# LaTeX equivalent of MS Word Styles

What are the LaTeX commands equivalents of MS Word Styles. I am looking for the commands for the following commonly used basic MS Word Styles:

2. Lists (bullets, numbered lists, multilevel lists. with all the various list types displayed in the dropdowns of these lists in the MS Word Ribbon)
3. Indentations (shown in the MS Word Ribbon)
4. Fonts (font names/types displayed in the Font dropdown in MS Word, and the Font sizes)
• Please clarify: do you want sectioning commands which produces results that look like Word ones or do you want to know the sectioning commands themselves? – Astrinus Feb 12 '15 at 18:58
• 1. \section / \subsection etc.; 2. itemize / enumerate environments; 3. indentation is automatic in LaTeX, for manual adjustment, see commands in geometry / setspace packages; 4. for fonts, see tug.dk/FontCatalogue – Herr K. Feb 12 '15 at 18:58
• re fonts: fontspec (can only be used with Xe(La)TeX or Lua(La)TeX). For another type of indentation, see tex.stackexchange.com/q/588/17423. – Sean Allred Feb 12 '15 at 19:13
• I would also like to go on record saying that Word's 'styles' are a poor imitation of LaTeX's macros/environments rather than the other way around. – Sean Allred Feb 12 '15 at 19:14
• Personally, i consider this a bad question. It is more than one, which isn't really the format of the site. Additionally, this seems all to be touched in every LaTeX introduction, no matter how good or bad it is. Or is you question, what the equivalent to MSWord styles is, which would be macros/control sequences? – Johannes_B Feb 12 '15 at 19:53

• \section{title}
• \subsection{title}
• \paragraph{title}
• \subparagraph{title}

You can define others as necessary/appropriate, but I'd caution you against making the document structure too deep.

1. Lists (bullets, numbered lists, multilevel lists. with all the various list types displayed in the dropdowns of these lists in the MS Word Ribbon)

Use the {itemize} environment for bulleted lists; {enumerate} for numbered lists. If you want to have a multi-level list, just start another environment within the original:

\begin{itemize}
\item thing one
\item
\begin{enumerate}
\item thing two a
\item thing two b
\end{enumerate}
\item thing three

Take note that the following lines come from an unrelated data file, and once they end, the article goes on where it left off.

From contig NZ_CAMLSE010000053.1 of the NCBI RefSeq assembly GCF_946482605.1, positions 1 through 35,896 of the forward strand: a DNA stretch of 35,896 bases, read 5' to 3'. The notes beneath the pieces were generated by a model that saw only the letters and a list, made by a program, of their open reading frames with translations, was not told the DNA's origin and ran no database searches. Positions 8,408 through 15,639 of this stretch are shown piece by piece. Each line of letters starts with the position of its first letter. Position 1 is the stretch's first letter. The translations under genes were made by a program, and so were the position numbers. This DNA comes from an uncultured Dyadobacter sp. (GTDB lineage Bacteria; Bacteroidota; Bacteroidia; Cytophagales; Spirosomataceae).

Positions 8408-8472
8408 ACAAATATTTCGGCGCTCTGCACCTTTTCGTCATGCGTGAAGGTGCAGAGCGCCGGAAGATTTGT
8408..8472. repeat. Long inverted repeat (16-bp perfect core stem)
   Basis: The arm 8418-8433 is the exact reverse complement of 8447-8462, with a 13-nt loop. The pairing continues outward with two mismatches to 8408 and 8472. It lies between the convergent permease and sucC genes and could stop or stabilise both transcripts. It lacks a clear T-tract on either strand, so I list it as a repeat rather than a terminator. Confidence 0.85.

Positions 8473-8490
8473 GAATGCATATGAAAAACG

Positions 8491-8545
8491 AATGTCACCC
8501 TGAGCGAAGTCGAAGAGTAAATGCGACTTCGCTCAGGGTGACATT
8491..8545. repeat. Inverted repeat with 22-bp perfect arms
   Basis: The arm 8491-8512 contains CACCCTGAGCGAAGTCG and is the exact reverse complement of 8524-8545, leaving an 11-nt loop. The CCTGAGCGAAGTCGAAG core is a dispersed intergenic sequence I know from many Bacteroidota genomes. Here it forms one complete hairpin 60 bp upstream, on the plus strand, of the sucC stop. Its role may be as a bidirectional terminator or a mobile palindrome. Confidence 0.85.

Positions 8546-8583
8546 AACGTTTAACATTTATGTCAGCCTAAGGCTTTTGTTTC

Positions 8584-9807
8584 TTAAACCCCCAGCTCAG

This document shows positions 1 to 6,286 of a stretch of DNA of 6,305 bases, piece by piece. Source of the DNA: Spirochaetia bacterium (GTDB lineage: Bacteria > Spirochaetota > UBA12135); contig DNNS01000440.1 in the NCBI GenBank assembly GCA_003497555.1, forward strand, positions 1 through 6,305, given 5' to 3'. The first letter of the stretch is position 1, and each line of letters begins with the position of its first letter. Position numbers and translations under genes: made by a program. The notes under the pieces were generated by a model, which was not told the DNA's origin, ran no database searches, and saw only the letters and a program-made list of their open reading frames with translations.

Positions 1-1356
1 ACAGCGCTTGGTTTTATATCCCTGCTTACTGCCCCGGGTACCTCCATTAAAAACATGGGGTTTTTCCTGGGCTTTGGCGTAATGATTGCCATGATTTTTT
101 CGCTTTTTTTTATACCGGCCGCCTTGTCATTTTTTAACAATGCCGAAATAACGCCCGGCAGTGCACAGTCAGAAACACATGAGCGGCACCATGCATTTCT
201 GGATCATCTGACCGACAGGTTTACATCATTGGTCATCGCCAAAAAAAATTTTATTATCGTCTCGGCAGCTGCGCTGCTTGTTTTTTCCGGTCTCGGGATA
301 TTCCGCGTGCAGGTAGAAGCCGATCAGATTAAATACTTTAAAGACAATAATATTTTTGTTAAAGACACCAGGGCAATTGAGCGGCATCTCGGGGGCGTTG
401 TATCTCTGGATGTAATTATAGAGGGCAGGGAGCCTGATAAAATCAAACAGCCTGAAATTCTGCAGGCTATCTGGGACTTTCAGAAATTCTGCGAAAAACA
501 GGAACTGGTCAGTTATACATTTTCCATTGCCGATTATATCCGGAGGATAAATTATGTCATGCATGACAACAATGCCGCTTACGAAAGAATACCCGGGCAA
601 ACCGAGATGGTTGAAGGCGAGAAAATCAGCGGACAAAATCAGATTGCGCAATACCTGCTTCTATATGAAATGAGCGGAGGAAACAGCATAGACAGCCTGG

\begin{enumerate}
\item thing three a
\item thing three b
\end{enumerate}
\item one more thing!
\end{itemize}


For custom item indicators, check out the enumerate package or the more powerful enumitem package. (The latter makes it easy to define entirely new types of lists. This is good for semantic markup.) If there is some symbol that you don't know how to make in LaTeX, see How to look up a symbol or identify a math symbol or character?.

1. Indentations (shown in the MS Word Ribbon)

Indentation of paragraphs is handled automatically. Quotations should be set with either the {quote} or the {quotation} environment (there is a difference between the two; see What's the difference between the environments quote and quotation?). For other indentation needs, see How can I change the margins for only part of the text?.

1. Fonts (font names/types displayed in the Font dropdown in MS Word, and the Font sizes)

If you would like to stick with pdfLaTeX, see the font catalog. However, if you would like to use all of the fonts available to your system, just use XeLaTeX or LuaLaTeX. (XeLaTeX is simplest, in my opinion.) This will allow you to use the fontspec package and say things like

\setmainfont{Comic Sans MS}
\setmonofont{Wingdings}
% etc.


To change font sizes, use:

This text is normal size, but
\large
all of this text is pretty big!
Except for a couple
{\Large really} big
{\LARGE obnoxiously} large
{\Huge words}.
You can get back down to size with some
{\normalsize normal text}.
If you're feeling
{\small small}, you can get really
{\tiny tiny}, but you can also imitate other sizes like
{\footnotesize footnotes} and
{\scriptsize subscripts and superscripts}.

• I think Sean Allred and other users have provided me sufficient information to work on LaTeX layout similar to the MS Word. Let me work on it first. If I don't get exactly what I am expecting, I may post another question. – nam Feb 14 '15 at 2:49
• @nam By all means, post another question if you need to, but be more specific next time :) And keep in mind that the principles inspiring LaTeX far pre-date computers themselves; you must be prepared to empty your cup if you wish to use LaTeX well. – Sean Allred Feb 14 '15 at 2:52